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If hell is other people, then Jean-Paul Sartre would be less than impressed with his beloved Café de Flore and the tour buses that now decamp outside it. Because while the beautiful, cultured, foodie side of Paris is hard to beat as a weekend destination, its famous charm becomes a lot more apparent when you venture off the well-beaten tourist track. Le Royal Monceau, which is found on the grand Avenue Hoche, already offers visitors a gentler version of Paris than the nearby clamor of the Champs-Elysees — so go one step further and spend your days wandering around these hidden gems just outside your doorstep.

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Jardin du Palais-Royal

The Louvre might be Paris’ biggest attraction but five minutes away is the wonderfully calm Jardin du Palais Royal (6 Rue de Montpensier). Designed in 1633, the fragrant rose and lilac-filled garden has fountains, statues and the prettiest benches in Paris spend a morning reading on. Open every day, it is lined with galleries and cafes to duck into if it rains — for a treat, visit the apothecary-like Serge Lutens store.

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Le Palais Galliera

A 20-minute walk south from Le Royal Monceau, you can explore Paris’ rich sartorial history in this airy, crowd-free museum (Rue de Galliera; £9.50) that has a collection of 200,000 garments including rainbow-hued coats and gem-encrusted dresses — and it is set to grow even further thanks to a £5 million endowment from Chanel. If all that fashion has made you famished, there is a food market outside every Wednesday and Saturday with stalls selling mounds of glistening olives and pungent-smelling cheese.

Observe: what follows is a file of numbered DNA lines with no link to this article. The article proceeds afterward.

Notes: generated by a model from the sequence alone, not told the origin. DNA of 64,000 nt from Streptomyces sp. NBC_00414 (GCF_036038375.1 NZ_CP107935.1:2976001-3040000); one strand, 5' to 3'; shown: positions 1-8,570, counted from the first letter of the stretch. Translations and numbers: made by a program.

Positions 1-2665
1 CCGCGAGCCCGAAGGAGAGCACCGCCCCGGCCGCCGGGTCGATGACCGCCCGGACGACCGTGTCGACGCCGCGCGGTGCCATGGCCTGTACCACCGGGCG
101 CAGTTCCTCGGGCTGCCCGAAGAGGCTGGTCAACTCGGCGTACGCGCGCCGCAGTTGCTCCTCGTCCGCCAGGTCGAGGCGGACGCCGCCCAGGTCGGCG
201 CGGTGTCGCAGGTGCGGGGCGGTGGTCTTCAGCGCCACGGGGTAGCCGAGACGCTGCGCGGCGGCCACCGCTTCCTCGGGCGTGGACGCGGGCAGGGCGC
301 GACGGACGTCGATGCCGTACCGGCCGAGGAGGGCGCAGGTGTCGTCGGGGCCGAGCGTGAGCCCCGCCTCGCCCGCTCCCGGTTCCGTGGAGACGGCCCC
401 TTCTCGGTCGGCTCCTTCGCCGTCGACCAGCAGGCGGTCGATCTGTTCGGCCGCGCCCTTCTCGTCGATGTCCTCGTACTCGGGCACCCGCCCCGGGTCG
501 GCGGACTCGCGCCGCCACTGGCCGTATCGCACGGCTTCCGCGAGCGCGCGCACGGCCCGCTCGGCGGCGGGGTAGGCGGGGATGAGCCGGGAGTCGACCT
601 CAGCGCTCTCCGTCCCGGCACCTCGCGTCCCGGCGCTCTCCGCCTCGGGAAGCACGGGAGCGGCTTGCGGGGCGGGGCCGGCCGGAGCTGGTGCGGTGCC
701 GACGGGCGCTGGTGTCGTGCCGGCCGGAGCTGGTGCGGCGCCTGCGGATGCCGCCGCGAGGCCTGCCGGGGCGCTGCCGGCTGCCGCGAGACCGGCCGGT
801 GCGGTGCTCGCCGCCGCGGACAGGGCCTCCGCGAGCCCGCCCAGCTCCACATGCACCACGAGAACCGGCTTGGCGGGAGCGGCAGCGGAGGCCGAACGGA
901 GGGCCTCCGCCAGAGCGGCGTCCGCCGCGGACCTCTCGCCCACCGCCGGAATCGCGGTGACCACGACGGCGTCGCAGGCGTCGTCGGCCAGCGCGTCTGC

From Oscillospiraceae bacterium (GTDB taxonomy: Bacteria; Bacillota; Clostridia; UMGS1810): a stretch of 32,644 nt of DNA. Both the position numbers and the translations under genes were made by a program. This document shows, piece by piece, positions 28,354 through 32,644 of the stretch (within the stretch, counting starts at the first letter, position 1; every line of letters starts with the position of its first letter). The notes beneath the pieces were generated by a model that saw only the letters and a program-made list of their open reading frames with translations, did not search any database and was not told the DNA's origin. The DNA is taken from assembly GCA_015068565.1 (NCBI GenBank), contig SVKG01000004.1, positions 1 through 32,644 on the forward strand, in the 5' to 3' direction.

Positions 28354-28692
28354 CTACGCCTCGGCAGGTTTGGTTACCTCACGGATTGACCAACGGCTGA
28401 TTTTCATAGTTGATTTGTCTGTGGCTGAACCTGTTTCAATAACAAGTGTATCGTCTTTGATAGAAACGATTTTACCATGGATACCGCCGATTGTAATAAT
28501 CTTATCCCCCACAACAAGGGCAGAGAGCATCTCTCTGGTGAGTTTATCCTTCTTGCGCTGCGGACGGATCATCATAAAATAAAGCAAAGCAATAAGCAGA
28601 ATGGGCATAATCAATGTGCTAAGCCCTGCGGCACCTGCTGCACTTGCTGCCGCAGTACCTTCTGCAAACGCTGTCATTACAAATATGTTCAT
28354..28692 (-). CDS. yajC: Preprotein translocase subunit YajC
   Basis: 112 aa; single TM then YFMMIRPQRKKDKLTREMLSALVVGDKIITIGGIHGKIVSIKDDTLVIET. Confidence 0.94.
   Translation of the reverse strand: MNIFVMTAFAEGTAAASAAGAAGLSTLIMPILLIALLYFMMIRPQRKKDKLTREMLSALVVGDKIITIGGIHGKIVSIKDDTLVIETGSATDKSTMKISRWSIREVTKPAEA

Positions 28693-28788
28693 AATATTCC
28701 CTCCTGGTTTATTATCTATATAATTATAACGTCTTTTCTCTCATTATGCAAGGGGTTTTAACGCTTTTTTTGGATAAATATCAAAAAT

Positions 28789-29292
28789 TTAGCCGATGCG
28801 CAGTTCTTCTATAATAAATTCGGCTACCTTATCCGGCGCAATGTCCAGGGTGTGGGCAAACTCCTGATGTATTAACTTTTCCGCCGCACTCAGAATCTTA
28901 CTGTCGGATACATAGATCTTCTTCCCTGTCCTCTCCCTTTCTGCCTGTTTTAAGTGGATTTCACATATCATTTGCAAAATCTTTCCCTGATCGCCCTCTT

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Musée Marmottan Monet

A brief Uber ride from Le Royal Monceau is one of Paris’ oft-forgotten gems (2, rue Louis Boilly; £9.50). Housed in the kind of grand old villa you read about in 19th century novels, the museum has the world’s largest collection of works by Claude Monet, including Impression: Soleil Levant, the canvas that gave The Impressionists their name. Don't miss the Sèvres porcelain geographical clock that chimes loudly at midday.

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If you’re up early one morning, take the 15-minute stroll from Notre Dame to one of the prettiest and most peaceful churches in the city. Home to the shrine of Saint Geneviève, the patron saint of Paris, the exterior is mix of renaissance and gothic styles while the cool interior is dominated by a vast baroque pulpit. On weekdays you might hear the choir practicing for the Sunday service.

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Parc des Buttes Charmants

If the weather is warm, jump on the metro from Le Royal Monceau to the Parc des Buttes Charmants. Set high above Belleville and filled with lakes, caves and palm trees, it is one of Paris’ loveliest, and least crowded, spots — not least because unlike other Parisian parks, you can actually sit on the grass. Climb up to the Temple de la Sybille for one of the finest views over the city (pictured above) or nab an outside table and at local bar Rosa Bonheur.

Photo by Stéphane DAUGUET via Flickr Creative Commons

Canal Saint Martin

In the evening, explore 19th century waterways that are now surrounded by a thriving restaurant and gallery scene. Make like a Parisian and stock up on the chaussons aux pomme or croissants perfumed with rosewater at Du Pain et Des Idees and eat them with your feet dangling over water. Or get gritty with Paris’ cool crowd in Chez Prune, a bar famous for its four-shot cocktails and terrible bathrooms.

How to Do It

Conveniently located near all the attractions listed above, Le Royal Monceau is a five-star hotel more often noted as a Parisian palace. If you're craving a stay with luxurious accommodations, chic Parisian charm and award-winning dining experiences, Le Royal Monceau will elevate your vacation in Paris a step above the rest. Click here to begin planning.